The European parliament today, by 438 votes to 226 against with 39 abstentions, voted to approve the negotiating mandate for the next stage of complex negotiations over the reform of Copyright in the digital Single Market. MEPs Ian Hudghton and Alyn Smith, supported a workable compromise between the most contentious elements of the Directive, in particular Articles 11 and 13, and the right of copyright holders to receive fair remuneration for their work when published online.
On Articles 11 and 13 they supported amendments to the proposals on the basis that however well-intentioned the proposals to close the so-called ‘value gap’ for artistic producers are, in reality they will not protect the entirety of the industry and overlook the rights of consumers to upload and share their own personal creations.
The most controversial provision is Article 13 which will force platforms such as Facebook, Twitter and YouTube to automatically filter all uploaded content. These filters could prevent consumers from uploading legitimate content that contains copyrighted material, for instance homemade videos that includes music.
However, the attempt to improve the text was unsuccessful and the majority of MEPs approved the package, which now moves on to detailed line by line negotiation with the Member States.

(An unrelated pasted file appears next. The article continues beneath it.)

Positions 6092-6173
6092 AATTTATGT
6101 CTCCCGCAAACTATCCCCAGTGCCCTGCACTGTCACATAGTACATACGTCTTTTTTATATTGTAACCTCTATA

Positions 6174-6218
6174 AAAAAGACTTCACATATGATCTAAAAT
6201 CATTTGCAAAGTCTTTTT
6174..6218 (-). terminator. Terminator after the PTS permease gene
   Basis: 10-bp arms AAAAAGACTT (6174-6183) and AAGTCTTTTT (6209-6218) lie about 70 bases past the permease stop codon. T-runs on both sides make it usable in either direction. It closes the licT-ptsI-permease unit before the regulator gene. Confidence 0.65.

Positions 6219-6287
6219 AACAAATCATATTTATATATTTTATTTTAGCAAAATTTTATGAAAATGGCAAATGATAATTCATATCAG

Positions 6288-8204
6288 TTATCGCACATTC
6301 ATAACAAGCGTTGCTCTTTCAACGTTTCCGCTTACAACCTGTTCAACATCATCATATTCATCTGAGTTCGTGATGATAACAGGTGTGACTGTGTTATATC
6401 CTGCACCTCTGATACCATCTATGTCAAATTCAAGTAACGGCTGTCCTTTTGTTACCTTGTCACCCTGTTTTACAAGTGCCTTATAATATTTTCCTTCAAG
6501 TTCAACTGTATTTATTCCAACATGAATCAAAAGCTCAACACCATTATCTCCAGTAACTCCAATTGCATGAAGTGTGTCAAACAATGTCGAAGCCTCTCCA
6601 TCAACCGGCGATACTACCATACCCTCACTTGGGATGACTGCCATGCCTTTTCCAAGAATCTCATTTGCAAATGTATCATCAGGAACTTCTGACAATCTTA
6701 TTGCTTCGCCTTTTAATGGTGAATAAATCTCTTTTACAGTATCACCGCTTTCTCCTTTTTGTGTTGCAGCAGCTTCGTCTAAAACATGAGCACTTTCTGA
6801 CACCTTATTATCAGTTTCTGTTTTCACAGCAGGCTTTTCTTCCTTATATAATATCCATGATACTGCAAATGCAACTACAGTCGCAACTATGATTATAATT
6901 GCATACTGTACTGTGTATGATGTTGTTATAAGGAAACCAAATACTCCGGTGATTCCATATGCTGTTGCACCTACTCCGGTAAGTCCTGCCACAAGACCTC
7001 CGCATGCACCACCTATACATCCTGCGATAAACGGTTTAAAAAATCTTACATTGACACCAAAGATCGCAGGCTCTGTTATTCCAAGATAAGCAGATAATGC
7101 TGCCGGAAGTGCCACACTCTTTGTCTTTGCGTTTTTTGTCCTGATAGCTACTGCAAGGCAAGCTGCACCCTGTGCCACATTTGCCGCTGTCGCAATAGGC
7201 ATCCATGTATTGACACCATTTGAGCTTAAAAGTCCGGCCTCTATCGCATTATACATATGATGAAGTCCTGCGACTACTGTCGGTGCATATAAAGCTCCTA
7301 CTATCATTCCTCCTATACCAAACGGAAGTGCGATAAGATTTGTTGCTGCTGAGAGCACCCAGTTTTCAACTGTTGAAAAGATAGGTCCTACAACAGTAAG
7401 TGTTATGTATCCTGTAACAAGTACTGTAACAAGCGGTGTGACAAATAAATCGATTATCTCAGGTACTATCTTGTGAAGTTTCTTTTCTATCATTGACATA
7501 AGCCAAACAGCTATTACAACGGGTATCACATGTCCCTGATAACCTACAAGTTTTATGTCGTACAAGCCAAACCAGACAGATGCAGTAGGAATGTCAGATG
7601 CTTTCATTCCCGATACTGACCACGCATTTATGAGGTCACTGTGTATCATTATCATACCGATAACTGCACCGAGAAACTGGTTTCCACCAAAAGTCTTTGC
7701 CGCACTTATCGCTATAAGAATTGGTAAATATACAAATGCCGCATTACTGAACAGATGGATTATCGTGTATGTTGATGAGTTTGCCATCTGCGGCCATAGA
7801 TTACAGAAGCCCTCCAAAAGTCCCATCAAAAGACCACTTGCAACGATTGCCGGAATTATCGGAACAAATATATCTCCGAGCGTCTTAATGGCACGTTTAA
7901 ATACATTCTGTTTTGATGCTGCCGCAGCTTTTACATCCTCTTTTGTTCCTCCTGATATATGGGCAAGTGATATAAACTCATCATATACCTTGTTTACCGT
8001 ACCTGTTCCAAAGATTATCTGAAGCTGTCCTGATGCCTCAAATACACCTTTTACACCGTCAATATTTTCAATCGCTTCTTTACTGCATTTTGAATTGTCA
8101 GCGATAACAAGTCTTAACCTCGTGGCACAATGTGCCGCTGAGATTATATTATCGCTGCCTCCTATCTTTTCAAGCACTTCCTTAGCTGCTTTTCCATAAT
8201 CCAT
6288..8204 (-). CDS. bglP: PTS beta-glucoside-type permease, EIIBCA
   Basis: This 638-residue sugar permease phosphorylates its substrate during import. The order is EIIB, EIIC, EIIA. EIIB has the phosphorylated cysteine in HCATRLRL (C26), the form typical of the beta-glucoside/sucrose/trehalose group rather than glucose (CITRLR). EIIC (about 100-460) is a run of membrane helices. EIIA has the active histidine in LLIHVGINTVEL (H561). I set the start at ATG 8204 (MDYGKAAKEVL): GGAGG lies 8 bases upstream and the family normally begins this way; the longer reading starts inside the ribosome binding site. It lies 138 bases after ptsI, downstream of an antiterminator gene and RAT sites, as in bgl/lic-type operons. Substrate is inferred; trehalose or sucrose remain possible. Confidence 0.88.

MEPs Ian Hudghton and Alyn Smith said:
"Throughout the negotiation process, we have fought to get the right legislative balance for creators to get their fair share of remuneration, and for public digital users. However the current text of the Directive includes some provisions that have far reaching consequences for digital users, for example due to the potential imposition of content filters. We remain concerned that unless changed these proposals could create an entirely new surveillance system that will impinge on the privacy and commercial rights of individual European citizens.
"There is the undeniable right for creators to be properly compensated for their work, and we have always supported that right. On the other hand we must also seek to protect the public who have the right to freedom of expression. To date, we do not have the necessary legal framework that balances these two principles.
"There is also a distinct risk that without further refinement, the proposed text of the Directive would close down many digital platforms to new and emerging artists who have not yet licensed their work professionally. Additionally, many academics and experts have been voicing concern over the potential negative impacts of Article 13.
"It is important to remember that today's vote on the copyright directive was not a vote for or against copyright reform, but rather about the best means to achieve a balance between the interests involved. On balance we could not support the proposals today, but we will continue to pay close attention to this dossier as it progresses to its next stage."